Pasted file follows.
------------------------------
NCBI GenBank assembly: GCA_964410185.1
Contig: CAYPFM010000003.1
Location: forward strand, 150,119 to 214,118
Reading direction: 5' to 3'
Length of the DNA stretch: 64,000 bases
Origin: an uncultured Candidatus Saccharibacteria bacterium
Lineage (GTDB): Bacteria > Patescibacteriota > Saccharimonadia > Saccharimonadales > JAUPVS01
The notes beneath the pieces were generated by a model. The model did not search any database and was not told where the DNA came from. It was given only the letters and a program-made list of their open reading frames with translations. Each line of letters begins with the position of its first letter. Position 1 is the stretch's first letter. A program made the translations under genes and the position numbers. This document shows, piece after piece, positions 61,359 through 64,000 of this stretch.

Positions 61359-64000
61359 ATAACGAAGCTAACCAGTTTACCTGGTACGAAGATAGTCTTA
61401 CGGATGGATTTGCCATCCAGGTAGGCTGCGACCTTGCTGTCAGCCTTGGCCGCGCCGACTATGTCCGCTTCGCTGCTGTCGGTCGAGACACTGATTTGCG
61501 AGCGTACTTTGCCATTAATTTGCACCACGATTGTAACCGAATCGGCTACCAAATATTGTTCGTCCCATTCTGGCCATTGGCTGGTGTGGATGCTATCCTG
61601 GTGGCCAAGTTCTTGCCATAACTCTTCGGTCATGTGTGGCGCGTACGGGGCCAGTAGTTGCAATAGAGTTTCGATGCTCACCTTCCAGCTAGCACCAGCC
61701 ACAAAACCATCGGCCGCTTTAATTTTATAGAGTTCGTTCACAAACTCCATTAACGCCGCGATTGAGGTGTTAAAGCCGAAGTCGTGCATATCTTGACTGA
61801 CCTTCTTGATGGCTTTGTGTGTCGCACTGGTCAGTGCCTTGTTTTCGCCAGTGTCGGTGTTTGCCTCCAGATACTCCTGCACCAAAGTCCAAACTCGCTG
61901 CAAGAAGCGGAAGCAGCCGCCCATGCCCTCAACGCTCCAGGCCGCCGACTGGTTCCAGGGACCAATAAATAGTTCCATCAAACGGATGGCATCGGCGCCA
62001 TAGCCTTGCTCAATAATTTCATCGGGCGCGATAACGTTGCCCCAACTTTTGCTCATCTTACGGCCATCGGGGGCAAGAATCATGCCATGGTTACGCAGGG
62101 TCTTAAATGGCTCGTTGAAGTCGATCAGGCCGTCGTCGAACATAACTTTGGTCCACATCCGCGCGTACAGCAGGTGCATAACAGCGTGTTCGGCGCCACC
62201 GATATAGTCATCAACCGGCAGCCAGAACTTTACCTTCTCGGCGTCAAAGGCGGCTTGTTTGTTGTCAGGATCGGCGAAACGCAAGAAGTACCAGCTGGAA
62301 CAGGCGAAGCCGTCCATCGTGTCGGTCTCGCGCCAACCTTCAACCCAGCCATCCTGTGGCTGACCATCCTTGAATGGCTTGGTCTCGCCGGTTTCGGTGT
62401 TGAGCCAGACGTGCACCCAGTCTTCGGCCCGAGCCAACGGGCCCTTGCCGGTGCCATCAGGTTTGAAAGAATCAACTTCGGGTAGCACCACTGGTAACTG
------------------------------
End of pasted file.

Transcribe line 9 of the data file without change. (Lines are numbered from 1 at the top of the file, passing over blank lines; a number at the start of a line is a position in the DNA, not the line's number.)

Positions 61359-64000